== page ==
It looks like it’s gonna be another bumpy ride this holiday season thanks to COVID-19. In fact, we should expect Christmas in the next five years to have some disruption from the ongoing outbreak, according to an expert.
Tim Spector, professor of genetic epidemiology at King’s College London, speaks online as part of Royal Society of Medicine The COVID-19 series, explains that the infection is likely to continue circulating in human populations despite high vaccination rates. We can influence how high these rates are, depending on the actions we take, but, he says, the current measures in the UK (where he is based) are completely “inadequate.”
“I think we need to realize that it’s not just this Christmas, it’s maybe Christmas for the next five years that we need to think about realistically,” remarked Spector, the lead scientist at ZOE COVID. study apps.
“Now that we’ve got a better picture of COVID-19 than we had a year ago when we thought, ‘we just have to get over this winter and it’s going to be fine.’ It clearly turns out not to be the case. “
“We realize that vaccines alone … are not the ultimate solution to this. We need a combination of measures,” he says. “We need to expand the vaccination program to three shots. We also need to realize that there will be breakthrough infections that are real, we now know that vaccinated people can still transmit the virus and it will run through our populations to to some degree. ”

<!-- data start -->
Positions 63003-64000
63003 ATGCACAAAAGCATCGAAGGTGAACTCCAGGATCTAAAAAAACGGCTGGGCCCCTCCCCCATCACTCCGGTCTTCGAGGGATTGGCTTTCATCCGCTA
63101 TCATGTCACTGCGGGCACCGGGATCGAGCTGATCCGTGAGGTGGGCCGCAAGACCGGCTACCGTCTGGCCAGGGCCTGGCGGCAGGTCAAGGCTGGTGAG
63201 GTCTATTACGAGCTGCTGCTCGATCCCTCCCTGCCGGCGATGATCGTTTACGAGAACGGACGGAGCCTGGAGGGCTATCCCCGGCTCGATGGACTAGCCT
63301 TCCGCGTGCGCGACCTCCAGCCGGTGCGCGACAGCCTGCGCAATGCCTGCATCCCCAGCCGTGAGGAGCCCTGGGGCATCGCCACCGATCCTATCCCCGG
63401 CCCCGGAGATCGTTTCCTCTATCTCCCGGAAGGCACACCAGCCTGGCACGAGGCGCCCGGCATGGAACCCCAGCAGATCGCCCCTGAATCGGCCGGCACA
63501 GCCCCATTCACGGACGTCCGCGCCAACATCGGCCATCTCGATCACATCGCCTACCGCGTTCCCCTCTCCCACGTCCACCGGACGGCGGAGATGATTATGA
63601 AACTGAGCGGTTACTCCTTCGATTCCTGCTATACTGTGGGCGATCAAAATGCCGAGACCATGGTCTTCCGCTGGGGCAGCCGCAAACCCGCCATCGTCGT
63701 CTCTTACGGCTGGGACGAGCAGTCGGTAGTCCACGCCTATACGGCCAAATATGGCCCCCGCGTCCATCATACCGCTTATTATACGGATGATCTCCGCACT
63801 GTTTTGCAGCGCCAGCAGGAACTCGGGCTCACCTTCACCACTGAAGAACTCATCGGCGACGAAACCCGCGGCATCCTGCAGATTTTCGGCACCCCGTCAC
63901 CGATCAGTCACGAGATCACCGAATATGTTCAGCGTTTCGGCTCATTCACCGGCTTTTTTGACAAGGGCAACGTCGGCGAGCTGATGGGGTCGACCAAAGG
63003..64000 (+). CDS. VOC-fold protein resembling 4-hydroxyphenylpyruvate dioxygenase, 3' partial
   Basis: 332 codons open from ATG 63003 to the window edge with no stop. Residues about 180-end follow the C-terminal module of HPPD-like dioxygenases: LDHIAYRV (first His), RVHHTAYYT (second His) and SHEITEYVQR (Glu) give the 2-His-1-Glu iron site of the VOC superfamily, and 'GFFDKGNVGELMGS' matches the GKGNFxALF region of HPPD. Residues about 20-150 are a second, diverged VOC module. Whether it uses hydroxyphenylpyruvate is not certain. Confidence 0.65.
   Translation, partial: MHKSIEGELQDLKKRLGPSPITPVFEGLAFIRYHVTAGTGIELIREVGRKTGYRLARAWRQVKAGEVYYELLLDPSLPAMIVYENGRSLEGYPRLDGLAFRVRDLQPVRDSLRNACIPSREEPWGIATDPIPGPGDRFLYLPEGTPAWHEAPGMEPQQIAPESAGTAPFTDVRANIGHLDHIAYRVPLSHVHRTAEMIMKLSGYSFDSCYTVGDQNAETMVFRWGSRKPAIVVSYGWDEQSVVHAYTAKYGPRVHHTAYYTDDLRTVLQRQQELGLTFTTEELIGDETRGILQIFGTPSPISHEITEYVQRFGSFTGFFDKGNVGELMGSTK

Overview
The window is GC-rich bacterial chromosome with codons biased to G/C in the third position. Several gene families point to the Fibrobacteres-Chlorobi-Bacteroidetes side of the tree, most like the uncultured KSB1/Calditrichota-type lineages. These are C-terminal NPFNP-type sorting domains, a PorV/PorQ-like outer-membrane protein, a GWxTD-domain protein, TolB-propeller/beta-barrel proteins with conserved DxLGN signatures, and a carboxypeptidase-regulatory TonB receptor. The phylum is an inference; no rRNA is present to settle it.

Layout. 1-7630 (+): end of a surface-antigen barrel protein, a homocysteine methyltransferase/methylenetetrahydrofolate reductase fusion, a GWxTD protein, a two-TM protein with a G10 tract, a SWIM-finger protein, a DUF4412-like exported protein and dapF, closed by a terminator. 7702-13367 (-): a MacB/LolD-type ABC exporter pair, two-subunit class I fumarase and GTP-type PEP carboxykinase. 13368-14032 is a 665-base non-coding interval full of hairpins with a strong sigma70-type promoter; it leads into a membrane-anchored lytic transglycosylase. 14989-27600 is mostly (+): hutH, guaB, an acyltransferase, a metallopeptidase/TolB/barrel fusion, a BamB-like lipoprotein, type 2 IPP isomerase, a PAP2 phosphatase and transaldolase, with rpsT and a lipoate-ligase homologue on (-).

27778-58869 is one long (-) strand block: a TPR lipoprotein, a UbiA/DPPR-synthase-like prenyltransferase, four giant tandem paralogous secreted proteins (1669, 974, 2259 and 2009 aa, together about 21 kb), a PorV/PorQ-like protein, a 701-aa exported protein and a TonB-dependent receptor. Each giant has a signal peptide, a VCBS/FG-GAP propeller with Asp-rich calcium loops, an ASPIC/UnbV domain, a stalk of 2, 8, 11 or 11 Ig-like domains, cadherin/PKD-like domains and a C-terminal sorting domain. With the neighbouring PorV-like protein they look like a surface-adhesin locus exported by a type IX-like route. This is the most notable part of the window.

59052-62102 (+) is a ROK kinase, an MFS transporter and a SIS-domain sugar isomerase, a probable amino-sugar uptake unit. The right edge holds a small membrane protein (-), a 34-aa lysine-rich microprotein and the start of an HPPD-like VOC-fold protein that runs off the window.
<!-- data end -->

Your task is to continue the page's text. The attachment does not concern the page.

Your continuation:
“How high we want these rates to be is determined in part by our complacency and the relaxation of some of the rules we had in place. Last year, I thought they were actually on the high side – and now, this year, I think they are inadequate, “he added.
Spector is talking about Britain here, but a similar situation may be brewing across the Atlantic. Researchers are unsure how this winter will develop in the United States, but some are preparing for the worst. While nearly 60 percent of the U.S. population is over 12 years old is fully vaccinatedOn November 11, experts note that the concern about the virus has disappeared, meaning many will take a lax stance on preventative measures, especially with large gatherings for Thanksgiving and the holiday season and people catching up with the lost time last year. This year also has the very contagious Delta variant to take into consideration.
“Delta and declining immunity – the combination of these two has set us back,” Ali Mokdad, a professor of health metrics at the University of Washington, told the newspaper. Associated Press this week. “This virus will stay with us for a long, long time.”